Researchers report discoveries in cancer progression and rare skin and pancreatic cancers


  • Carrie Printz

Scientists from around the world gathered in San Francisco, California, for the Second American Association for Cancer Research MACR) International Conference on Frontiers in Basic Cancer Research, held September 14 to 18, 2011. Among featured studies were:

Progression Studies May Lead to Targeted Therapies

Researchers are working on understanding how genes interact to trigger cancer progression, anticipating that their findings may lead to new targeted therapies for breast cancer.

The investigators found that a diuretic used to treat hypertension and edema also stops breast cancer cells from progressing and, in culture, appeared to be as effective as several cancer drugs on the market. Bin Zhang, PhD, principal scientist and group leader at Sage Bionetworks in Seattle, Washington, says the treatment may eventually be tested in human clinical trials but still has a long way to go. His group predicted and validated the drug's effectiveness in preferentially killing cancer cells by inhibiting cell cycle pathways responsible for uncontrolled cell proliferation.

The researchers analyzed multiple, large-scale cancer genomic data sets to find novel pathways and driver genes that help breast cancer progress. They then tested them against various compounds anti drugs to determine how they would react. The research indicated that many genes work as groups that correspond to different pathways. The researchers concluded that future targeted therapies will be more effective they target more than 1 pathway and that combination therapy may work better against different pathways.

The researchers developed complex and advanced algorithms to reconstruct multiscale gene regulatory networks that reveal global patterns of gene interactions in cancer and also detail regulatory maps, says Dr. Zhang. He adds that the networks will serve as blueprints for understanding cancer progression and developing novel therapeutics.

Virus Induces Rare Skin Cancer

How the virus that causes most forms of Merkel cell carcinoma operates is a research focus for scientists at the University of Pittsburgh Cancer Institute in Pittsburgh, Pennsylvania. The group hopes that better understanding of this virus and its effect on this rare and aggressive skin cancer may lead to effective chemotherapeutic targets. Merkel cell carcinoma incidence has increased 4-fold during the last 20 years, particularly in immunosuppressed populations, says Patrick Moore, MD, MPH, a member of the research team.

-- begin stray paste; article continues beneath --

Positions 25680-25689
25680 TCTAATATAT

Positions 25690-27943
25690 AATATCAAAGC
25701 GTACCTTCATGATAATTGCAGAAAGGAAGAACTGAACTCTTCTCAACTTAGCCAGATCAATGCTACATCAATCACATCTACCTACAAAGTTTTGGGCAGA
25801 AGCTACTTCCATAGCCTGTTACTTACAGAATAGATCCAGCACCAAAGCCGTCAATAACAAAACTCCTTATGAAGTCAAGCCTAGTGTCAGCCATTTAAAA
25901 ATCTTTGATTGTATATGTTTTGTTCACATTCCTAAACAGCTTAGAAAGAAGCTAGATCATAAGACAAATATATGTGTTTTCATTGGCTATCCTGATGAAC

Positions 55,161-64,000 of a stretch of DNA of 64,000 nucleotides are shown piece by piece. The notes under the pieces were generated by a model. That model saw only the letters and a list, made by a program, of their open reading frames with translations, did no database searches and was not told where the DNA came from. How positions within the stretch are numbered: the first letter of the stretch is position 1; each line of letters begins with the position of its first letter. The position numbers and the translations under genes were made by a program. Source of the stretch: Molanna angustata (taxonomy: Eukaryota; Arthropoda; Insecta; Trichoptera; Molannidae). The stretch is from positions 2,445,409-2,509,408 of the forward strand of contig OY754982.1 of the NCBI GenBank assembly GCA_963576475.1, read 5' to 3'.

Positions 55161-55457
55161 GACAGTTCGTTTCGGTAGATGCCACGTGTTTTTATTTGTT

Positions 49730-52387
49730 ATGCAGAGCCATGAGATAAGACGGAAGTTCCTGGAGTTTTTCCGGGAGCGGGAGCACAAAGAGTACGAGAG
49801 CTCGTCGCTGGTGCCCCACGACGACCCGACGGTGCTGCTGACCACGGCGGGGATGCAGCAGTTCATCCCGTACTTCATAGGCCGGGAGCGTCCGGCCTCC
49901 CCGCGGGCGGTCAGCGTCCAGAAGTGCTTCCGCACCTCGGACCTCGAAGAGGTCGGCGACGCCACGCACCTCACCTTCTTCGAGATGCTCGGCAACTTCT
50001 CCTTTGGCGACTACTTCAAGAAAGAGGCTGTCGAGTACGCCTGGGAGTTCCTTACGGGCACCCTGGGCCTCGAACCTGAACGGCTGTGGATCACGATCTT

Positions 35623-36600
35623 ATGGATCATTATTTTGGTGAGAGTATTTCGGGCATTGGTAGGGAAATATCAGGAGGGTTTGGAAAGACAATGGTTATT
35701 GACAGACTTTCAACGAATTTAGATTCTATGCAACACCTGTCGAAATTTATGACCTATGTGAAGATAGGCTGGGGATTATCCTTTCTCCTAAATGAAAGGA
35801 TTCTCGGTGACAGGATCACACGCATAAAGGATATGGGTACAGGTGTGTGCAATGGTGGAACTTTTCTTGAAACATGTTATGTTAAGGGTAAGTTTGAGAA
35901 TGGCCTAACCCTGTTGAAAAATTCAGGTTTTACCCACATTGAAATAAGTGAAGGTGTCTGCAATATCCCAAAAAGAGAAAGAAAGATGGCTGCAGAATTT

Not only is the cancer difficult to treat, but most clinical trials of drugs targeting it have been disappointing, says Dr. Moore. In 2008, he and colleagues discovered Merkel cell polyomavirus (MCV), which is believed to cause 80% of Merkel cell carcinomas. Their laboratory also discovered the herpes virus that causes Kaposi's sarcoma, which is common in patients with acquired immune deficiency syndrome.

MCV is a natural component of human skin and is generally harmless; however, among people who are immunodeficient, it undergoes specific mutations that can generate Merkel cell carcinoma. The researchers have discovered a variety of unique characteristics of the virus, including:

  • MCV small T antigen protein is a new oncogene that can contribute to abnormal cell growth in both rodent and human cells.

  • MCV does not act the same as other polyomaviruses that have served as classic models of cancer. Others depend on viral interaction with the enzyme protein phosphatase 2A (PP2A and heat shock proteins. MCV interacts with, but does not depend on, these enzymes and proteins. It can still cause abnormal cell growth, even after abolishing PP2A and heat shock protein binding sites.

The team hopes to develop treatments that will target the pathways affected by MCV. They have tested more than 1350 drugs to identify ways to better target this cancer.

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Virus May Help Image and Treat Prostate Cancer

The vaccine virus construct GLV-1h53,which is engineered to encode for the human sodium iodide symporter gene (hNIS), may provide effective virotherapy for cancer as well as a means of monitoring therapeutic response through imaging methods such as positron emission tomography. In addition, it can be used for targeted radiotherapy, according to researchers at Memorial Sloan-Kettering Cancer Center in NewYork, NewYork, and Genelux Corporation.

In their study, more than 50 mice were treated and imaged with GLV-1h53 to gain insight into tumor therapeutic response, according to Dana Haddad, MD, PhD, who previously was with Memorial Sloan-Kettering Cancer Center and is now at the Mayo Clinic in Phoenix/Scottsdale, Mizona. The virus construct was also combined with radioiodine for targeted radiotherapy of pancreatic tumors.

Dr. Haddad says she and colleagues initially were discouraged when the positron emission tomography signal pancreatic tumors began to disappear after 2 weeks of treatment with the virus, but they soon learned that its disappearance likely was the result of tumor killing activity and necrosis. They also discovered that by using lower doses the virus along with radiotherapy, they could more effectively kill the tumor while at the same time minimizing toxicity and side effects associated with both therapies.